SAN DIEGO — Acting Navy Secretary Thomas Modly, who fired the commanding officer of a San Diego-based aircraft carrier over his publicized concerns regarding the Navy's response to a COVID-19 outbreak aboard his ship, said in a leaked address to the crew that he believed the captain either purposefully sent his letter to unauthorized parties or must have been "too naive or too stupid" to realize the import of his actions.
In a recording published Monday by the military publication Task & Purpose, Modly defended his decision to fire Capt. Brett Crozier of the USS Theodore Roosevelt to the ship's crew, a decision which has garnered considerable controversy since Crozier's letter was published in the San Francisco Chronicle and other media outlets last week. Crozier was fired three days after the letter was published.
The captain and more than 100 sailors aboard the ship have tested positive for COVID-19.
Modly insisted the Navy had taken Crozier's concerns to heart and was mobilizing efforts to help the ship's crew when the letter appeared in news articles, revealing "sensitive information about the material condition of a naval warship."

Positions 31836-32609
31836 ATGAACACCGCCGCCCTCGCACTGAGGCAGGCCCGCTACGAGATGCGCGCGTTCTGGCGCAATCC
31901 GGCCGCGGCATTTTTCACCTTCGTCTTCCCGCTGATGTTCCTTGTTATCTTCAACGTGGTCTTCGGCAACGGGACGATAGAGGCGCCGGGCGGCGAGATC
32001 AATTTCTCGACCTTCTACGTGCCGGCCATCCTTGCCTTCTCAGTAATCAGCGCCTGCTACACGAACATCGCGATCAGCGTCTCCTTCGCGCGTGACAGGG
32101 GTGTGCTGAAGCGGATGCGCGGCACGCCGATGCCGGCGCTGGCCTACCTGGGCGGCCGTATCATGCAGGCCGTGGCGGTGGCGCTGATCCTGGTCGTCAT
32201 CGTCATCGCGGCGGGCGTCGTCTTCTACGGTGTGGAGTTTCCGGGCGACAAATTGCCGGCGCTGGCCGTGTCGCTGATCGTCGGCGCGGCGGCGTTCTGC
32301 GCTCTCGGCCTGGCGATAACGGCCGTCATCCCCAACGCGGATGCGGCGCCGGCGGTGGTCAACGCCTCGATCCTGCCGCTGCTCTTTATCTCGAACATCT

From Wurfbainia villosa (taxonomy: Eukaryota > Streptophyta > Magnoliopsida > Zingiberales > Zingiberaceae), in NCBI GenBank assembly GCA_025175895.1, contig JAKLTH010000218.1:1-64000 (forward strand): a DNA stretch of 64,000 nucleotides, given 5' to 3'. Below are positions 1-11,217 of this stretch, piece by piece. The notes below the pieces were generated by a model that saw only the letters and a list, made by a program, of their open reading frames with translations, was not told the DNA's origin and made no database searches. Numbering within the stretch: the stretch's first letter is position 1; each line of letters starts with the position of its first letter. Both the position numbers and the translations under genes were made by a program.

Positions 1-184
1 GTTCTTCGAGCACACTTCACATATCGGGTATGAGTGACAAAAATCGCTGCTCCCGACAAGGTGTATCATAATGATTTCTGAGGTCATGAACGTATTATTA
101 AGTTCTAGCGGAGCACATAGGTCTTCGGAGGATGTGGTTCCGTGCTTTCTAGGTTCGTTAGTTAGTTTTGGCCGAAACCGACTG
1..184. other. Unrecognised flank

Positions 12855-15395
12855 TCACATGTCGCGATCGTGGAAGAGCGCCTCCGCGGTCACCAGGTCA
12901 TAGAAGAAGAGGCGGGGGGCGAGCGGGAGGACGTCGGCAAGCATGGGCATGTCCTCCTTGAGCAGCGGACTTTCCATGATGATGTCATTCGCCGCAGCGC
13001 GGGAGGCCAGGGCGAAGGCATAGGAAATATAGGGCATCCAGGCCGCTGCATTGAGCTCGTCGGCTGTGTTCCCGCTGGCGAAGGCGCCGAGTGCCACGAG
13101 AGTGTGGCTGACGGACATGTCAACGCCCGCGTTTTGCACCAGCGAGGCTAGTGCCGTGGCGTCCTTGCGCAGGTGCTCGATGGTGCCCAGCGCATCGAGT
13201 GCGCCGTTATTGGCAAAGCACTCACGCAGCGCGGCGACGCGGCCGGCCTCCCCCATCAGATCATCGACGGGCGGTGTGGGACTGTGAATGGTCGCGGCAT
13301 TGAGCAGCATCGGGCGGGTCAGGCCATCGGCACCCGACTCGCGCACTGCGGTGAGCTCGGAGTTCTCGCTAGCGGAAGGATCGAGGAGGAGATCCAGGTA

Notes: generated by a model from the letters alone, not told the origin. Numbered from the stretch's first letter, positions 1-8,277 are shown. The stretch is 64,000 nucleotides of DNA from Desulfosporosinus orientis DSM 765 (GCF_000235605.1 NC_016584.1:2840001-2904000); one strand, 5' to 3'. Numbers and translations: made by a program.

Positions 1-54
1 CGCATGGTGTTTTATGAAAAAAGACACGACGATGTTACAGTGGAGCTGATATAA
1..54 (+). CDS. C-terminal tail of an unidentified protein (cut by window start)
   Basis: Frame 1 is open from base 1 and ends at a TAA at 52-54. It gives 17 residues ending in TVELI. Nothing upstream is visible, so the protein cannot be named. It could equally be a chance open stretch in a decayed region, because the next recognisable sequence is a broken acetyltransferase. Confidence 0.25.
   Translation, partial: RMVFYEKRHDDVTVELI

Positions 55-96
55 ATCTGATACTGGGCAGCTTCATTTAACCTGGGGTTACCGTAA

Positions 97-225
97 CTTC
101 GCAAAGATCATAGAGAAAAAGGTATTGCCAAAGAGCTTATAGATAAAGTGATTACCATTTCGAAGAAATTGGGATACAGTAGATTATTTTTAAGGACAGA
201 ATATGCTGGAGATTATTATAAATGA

RELATED: Navy fires captain of USS Theodore Roosevelt who requested COVID-19 help
Modly said he believes Crozier copied his email to more than 20 other people on purpose, knowing it would be leaked to news outlets and the general public.
"If he didn't think that information was going to get out into the public in this information age that we live in, then he was a) either too naive or too stupid to be the commanding officer of a ship like this," Modly said, prompting one sailor on the recording to remark, "What the f---."
Modly continued, "The alternative is that he did it on purpose, and that's a serious violation of the Uniform Code of Military Justice."
In a Pentagon news conference last week announcing Crozier's firing, Modly said he had no information to suggest Crozier directly leaked the letter. However, he did note that the letter was first publicized in Crozier's "hometown paper." Crozier is a Santa Rosa native.